Steering a Car
When we drive a car, our steering wheel combined with body reflexes provides feedback for correction. If we veer towards the edge of the road (assuming we are not tired or not inebriated) our eyes (body reflex) tell us that our direction is no longer that which we want, giving feedback that we translate into a slight corrective motion onto the steering wheel and hence, the vehicle. Even if we are tired or inebriated, we will hit a noise strip at the edge of modern roads that gives us feedback that we are going off. This feedback jolts us awake to allow us to take corrective measures.
In the animal world feedback allows corrections and evolution – the adapting to change. For example, a ram with small horns will lose the battle to a larger horned ram and access to the sheep maidens. The feedback of strength (or evolution) allows the stronger ram to sew his seeds among the ewes, but excludes the weaker one from propagating his own weaknesses. A self-corrective process for strengthening the species continues.
Communism, as it has been practiced in most countries, was devoid of feedback – not listening to the common human reactions to change. The result was a continuation down an unacceptable path until the humans were fed up enough to assume the huge risk to revolt. In fact, all revolutions are a result of a system in place without adequate feedback response mechanisms.
If there is no feedback, how are we to know what correction should take place? We will keep going down the same path. It may be the wrong avenue; it usually is the wrong path because there will always be change (another fundamental guideline) that we must respond to. Nothing stays the same forever.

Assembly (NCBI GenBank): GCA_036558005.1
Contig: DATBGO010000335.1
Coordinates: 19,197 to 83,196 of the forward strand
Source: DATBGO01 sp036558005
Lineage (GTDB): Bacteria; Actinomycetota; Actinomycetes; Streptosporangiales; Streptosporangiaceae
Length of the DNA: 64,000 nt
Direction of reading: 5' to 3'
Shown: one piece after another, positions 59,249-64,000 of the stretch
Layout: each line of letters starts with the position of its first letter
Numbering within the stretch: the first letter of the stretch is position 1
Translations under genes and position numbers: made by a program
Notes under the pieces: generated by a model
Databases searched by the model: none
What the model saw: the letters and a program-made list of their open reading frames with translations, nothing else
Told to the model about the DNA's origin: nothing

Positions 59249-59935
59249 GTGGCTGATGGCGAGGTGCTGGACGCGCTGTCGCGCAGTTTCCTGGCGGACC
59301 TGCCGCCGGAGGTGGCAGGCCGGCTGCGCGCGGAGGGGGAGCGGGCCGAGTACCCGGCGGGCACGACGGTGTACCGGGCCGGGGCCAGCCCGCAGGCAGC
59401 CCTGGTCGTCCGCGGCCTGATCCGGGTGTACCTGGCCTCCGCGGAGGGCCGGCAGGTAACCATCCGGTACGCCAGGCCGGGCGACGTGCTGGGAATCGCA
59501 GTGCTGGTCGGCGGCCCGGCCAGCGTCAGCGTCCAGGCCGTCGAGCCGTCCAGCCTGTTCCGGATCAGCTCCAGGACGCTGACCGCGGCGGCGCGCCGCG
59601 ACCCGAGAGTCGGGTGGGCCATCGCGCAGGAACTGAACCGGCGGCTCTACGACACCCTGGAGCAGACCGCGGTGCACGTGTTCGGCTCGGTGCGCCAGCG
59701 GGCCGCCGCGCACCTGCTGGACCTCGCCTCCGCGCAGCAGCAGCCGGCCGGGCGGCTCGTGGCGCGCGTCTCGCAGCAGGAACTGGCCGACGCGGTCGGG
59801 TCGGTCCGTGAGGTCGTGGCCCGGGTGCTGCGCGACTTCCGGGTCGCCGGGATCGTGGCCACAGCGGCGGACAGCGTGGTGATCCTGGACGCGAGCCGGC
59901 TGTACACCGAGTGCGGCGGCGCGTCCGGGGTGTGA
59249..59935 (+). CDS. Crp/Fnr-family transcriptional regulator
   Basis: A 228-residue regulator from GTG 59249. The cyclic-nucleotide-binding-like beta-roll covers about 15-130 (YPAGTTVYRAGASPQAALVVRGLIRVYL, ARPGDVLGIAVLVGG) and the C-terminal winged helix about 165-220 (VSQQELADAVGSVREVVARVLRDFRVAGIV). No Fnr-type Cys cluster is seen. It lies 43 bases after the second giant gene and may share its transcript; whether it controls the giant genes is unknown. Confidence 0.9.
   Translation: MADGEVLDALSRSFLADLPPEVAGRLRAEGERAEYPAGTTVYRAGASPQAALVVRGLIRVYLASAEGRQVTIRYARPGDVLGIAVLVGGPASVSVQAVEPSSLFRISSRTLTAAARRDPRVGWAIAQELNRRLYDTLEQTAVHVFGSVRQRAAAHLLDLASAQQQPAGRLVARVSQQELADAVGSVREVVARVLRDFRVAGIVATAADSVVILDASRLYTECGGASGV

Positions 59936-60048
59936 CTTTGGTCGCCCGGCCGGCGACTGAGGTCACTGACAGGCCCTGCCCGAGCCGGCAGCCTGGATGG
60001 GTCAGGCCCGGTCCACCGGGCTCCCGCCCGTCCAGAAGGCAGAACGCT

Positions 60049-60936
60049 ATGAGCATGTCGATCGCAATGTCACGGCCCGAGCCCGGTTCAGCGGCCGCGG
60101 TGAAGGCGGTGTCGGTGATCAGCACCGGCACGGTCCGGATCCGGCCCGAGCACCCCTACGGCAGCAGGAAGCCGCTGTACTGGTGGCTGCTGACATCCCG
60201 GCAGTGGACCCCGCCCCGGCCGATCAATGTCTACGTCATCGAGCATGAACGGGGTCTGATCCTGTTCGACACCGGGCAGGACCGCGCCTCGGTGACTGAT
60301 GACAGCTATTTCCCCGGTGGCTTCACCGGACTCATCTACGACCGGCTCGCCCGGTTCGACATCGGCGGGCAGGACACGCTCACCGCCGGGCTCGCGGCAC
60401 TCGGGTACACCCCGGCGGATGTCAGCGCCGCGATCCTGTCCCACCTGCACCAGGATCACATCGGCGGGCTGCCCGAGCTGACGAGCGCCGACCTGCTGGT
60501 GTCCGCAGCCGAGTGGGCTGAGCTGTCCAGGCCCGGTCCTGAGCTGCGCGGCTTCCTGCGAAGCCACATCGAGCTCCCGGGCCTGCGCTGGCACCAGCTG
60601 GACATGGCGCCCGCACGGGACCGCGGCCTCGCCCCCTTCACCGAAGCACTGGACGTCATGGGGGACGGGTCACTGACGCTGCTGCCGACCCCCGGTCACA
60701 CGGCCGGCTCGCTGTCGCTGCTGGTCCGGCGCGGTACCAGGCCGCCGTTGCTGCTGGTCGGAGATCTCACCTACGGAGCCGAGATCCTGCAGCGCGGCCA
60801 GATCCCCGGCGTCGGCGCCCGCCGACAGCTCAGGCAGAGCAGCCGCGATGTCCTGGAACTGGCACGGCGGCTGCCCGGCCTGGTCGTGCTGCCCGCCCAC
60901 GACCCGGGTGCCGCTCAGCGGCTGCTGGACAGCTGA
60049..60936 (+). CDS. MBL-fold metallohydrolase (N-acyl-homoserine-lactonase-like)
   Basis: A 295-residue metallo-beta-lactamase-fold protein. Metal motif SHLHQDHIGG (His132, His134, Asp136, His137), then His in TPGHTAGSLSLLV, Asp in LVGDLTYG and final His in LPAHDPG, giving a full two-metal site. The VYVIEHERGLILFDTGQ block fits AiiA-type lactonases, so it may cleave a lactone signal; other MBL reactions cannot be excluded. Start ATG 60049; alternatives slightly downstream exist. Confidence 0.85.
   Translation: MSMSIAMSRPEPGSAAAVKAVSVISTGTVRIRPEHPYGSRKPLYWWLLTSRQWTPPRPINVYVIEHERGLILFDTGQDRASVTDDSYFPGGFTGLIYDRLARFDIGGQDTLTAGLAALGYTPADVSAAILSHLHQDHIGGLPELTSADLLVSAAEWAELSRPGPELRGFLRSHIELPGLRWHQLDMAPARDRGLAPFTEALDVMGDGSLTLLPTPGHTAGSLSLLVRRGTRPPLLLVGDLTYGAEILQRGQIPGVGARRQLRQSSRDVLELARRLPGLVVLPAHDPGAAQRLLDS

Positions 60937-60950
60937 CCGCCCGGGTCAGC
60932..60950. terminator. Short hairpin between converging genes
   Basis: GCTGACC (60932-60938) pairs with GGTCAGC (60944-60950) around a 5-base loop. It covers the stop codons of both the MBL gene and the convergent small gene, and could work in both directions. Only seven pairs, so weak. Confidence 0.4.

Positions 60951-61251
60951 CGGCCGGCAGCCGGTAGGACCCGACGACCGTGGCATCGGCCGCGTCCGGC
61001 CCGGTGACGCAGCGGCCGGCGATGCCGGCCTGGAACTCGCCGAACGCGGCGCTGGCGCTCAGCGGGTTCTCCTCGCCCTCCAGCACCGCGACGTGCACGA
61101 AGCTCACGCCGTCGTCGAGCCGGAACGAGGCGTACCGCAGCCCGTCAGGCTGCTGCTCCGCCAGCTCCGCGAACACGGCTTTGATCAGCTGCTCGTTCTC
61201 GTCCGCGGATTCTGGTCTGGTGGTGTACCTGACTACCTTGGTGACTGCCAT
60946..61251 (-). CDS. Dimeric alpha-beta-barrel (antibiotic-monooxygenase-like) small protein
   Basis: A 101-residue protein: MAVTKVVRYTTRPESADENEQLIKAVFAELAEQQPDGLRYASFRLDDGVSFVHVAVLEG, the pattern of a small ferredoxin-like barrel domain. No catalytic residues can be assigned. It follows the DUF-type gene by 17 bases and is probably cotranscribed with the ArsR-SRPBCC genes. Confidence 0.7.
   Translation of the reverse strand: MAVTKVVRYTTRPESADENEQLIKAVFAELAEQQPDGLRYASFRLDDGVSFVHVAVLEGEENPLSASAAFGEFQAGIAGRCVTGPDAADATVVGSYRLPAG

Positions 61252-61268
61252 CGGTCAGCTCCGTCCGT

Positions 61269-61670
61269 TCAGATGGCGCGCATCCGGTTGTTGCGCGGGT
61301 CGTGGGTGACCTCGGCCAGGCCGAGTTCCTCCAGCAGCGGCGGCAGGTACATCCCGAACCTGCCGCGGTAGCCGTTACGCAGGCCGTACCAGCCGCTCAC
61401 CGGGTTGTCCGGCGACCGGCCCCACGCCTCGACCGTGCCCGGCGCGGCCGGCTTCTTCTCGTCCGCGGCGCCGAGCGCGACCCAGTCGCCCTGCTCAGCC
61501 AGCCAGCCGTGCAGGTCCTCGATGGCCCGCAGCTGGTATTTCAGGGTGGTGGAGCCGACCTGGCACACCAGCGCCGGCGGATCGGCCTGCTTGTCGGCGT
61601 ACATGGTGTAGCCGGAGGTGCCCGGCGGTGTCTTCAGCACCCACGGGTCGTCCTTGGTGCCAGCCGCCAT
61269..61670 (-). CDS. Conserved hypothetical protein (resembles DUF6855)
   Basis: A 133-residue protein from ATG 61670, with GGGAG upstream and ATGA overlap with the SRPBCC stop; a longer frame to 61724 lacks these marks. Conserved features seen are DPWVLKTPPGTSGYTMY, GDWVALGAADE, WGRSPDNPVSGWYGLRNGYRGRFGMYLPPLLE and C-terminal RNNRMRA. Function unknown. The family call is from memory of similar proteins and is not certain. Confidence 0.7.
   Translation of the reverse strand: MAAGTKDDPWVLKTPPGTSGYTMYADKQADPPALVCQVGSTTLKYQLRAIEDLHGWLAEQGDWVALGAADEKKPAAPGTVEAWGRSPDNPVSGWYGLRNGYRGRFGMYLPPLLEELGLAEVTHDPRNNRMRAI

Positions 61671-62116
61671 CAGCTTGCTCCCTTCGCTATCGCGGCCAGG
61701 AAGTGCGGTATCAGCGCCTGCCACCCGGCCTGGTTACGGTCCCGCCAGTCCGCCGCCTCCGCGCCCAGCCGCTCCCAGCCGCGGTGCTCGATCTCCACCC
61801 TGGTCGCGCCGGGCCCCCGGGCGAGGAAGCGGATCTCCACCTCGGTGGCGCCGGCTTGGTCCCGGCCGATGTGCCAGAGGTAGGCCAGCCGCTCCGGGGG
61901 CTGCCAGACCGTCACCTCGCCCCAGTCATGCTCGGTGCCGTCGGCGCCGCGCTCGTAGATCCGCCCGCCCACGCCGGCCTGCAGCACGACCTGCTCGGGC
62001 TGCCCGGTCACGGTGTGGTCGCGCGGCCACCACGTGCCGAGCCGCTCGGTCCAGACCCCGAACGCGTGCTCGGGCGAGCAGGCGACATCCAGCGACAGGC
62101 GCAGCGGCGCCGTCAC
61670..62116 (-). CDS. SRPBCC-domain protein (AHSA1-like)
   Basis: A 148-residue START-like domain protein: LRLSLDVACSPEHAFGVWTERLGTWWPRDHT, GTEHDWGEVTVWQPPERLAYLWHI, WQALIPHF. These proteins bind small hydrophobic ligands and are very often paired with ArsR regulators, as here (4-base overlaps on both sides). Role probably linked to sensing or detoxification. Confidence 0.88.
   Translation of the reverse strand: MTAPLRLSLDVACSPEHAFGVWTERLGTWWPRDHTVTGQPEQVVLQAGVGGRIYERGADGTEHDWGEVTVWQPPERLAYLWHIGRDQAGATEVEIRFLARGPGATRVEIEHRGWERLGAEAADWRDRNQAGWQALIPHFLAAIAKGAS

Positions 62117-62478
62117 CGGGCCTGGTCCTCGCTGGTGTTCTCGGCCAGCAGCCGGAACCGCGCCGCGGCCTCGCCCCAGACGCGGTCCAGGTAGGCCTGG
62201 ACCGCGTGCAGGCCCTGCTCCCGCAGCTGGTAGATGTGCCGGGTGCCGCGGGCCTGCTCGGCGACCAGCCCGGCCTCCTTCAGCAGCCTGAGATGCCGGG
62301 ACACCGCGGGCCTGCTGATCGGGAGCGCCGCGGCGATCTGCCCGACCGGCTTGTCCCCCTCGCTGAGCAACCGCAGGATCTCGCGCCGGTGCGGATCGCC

It is very simple. Corrective feedback allows corrections to a system, any system. And correction is needed because there is always change. Change is not unique to our society and our times. Just ask the buggy-whip makers, the locomotive engine coal stokers or ask the dinosaurs.
4. Feedback Principles Explained
The feedback principle begins with a definition of a need and then moves to task description, corresponding authority, measurement of performance and an appropriate response to acceptable or unacceptable outcomes. Please see Appendix A of reference 6 for a fuller description. It is based upon an accountability model.
When individuals are willing to accept the feedback system that measures their performance and are willing to live by its reward and punishment, we say that such persons are accountable. (The most effective rewards are positive reinforcements of self-esteem for a job well done – or not so well done.)
If, on failing a task, individuals react with excuses or attempts to shift the blame to others, they are not being accountable: they do not accept the reinforcement system. Individuals need to accept a plus or minus accounting ledger entry for their own performances in order to be considered accountable.
Accountability occurs when a person accepts the measure of their performance against a mutually agreed upon feedback (rewards and punishment) system. Note that accountability entails ‘mutually’ acceptable measurements. Measures cannot be established unilaterally or imposed by a superior to the lower ranking person. Otherwise it is not accountability and the process will fail.